Japan’s seasonal ritual of hanami (flower viewing) has proven to be one of its most successful cultural exports. Consider that America’s most famous collection of cherry trees, around Washington DC’s Tidal Basin, began with a gift of 3,000 specimens from Japan – and swells with locals and visitors each spring. The country’s capital is only one of many cities in the US that eagerly anticipates the arrival of cherry blossoms and their promise of warmer temperatures and longer days. Blooms reach their peak for only a week or two, a reminder of the value of seizing the moment. Here’s where to embrace hanami, American style.
After an ill-fated attempt to plant cherry trees in 1910 in Washington DC, the Japanese government tried again by sending some 3,000 trees in 1912. Those successfully took root around the Tidal Basin, quickly charming the capital’s residents. In 1934, a three-day festival coinciding with the blossoms was inaugurated, followed in 1940 with a pageant, complete with the crowning of a Cherry Blossom Queen. Nowadays the National Cherry Blossom Festival (20 March-14 April 2019) includes live music; a Japanese street fair with food stalls and cooking demonstrations; and the Blossom Kite Festival on the National Mall. On the eve of the festival, a Pink Tie Party makes a stylish send-off to winter with entertainment and gourmet dishes provided by a number of DC’s leading restaurants.
Blooms typically peak in late March to early April
Brooklyn, New York
The most popular cherry blossom celebration in New York takes place in Brooklyn, where the Brooklyn Botanic Garden’s 26 different varieties of cherry trees mean that the season is relatively long, stretching out over six weeks. The garden’s Sakura Matsuri festival (27-28 April 2019) includes musical performances and enthusiastic Brooklyn residents in costume. Added bonuses of a visit to the garden is its magnolia plaza – the trees’ citrus-scented blooms usually emerge at the same time as the earliest cherry blossoms – and its Japanese garden, among the oldest in the country, dating back to 1914. The larger New York Botanic Garden in the Bronx also has a collection of some 200 cherry trees.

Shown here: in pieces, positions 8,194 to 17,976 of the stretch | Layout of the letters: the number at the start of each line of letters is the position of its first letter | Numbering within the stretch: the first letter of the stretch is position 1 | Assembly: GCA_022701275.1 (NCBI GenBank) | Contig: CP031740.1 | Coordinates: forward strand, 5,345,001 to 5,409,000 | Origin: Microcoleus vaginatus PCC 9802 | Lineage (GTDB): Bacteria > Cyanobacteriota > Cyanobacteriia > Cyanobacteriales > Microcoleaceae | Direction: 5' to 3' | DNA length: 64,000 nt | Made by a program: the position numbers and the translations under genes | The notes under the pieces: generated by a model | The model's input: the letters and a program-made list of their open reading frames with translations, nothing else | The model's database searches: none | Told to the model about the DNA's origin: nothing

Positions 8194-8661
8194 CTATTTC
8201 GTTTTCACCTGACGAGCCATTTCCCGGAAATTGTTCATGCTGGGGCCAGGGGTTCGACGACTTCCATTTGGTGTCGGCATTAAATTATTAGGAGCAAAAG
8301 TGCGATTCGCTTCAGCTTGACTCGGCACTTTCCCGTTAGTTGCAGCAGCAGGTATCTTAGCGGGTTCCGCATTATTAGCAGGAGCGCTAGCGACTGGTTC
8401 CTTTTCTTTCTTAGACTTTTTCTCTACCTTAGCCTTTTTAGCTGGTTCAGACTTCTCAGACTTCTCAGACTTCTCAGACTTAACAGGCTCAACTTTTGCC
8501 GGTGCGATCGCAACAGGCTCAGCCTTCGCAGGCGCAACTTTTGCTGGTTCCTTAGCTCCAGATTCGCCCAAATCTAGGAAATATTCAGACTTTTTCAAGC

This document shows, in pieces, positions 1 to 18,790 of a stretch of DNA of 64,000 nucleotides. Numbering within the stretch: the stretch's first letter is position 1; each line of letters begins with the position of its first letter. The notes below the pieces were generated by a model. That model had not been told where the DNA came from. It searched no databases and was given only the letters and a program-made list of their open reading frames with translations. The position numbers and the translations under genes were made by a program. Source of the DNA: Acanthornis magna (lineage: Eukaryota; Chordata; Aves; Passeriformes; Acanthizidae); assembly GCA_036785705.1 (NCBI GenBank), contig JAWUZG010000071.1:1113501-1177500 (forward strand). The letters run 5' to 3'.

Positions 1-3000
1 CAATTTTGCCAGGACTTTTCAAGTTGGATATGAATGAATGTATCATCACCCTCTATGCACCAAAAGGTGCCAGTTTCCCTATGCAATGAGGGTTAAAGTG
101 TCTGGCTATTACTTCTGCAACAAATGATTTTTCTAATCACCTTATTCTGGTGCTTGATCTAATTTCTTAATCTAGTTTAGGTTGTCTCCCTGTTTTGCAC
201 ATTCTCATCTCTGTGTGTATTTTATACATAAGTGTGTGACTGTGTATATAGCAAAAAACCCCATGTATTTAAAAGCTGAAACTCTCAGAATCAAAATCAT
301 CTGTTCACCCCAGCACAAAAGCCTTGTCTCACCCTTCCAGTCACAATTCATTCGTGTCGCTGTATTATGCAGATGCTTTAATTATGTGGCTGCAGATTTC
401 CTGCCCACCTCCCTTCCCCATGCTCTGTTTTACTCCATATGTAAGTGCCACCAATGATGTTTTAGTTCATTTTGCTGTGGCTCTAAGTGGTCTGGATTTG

Blooms typically peak from late March to mid-May, depending on the cherry variety
In New England, winters are often long and harsh, making the arrival of the first blossoms in Boston each spring especially anticipated. A favourite place for hanami is near the bandshell on the Charles River Esplanade, the promenade that runs along the southern side of the Charles River Basin that separates Boston from Cambridge. The cherry trees were, like those found in many American cities, a gift from Japan – the ones here were given to the people of Massachusetts in 1985. While there isn’t any dedicated festival to celebrate the flowering of the cherry trees on the Esplanade, it’s a good place for a stroll, a picnic or even a kayak ride when the blossoms are on the branches.
Blooms typically peak in late April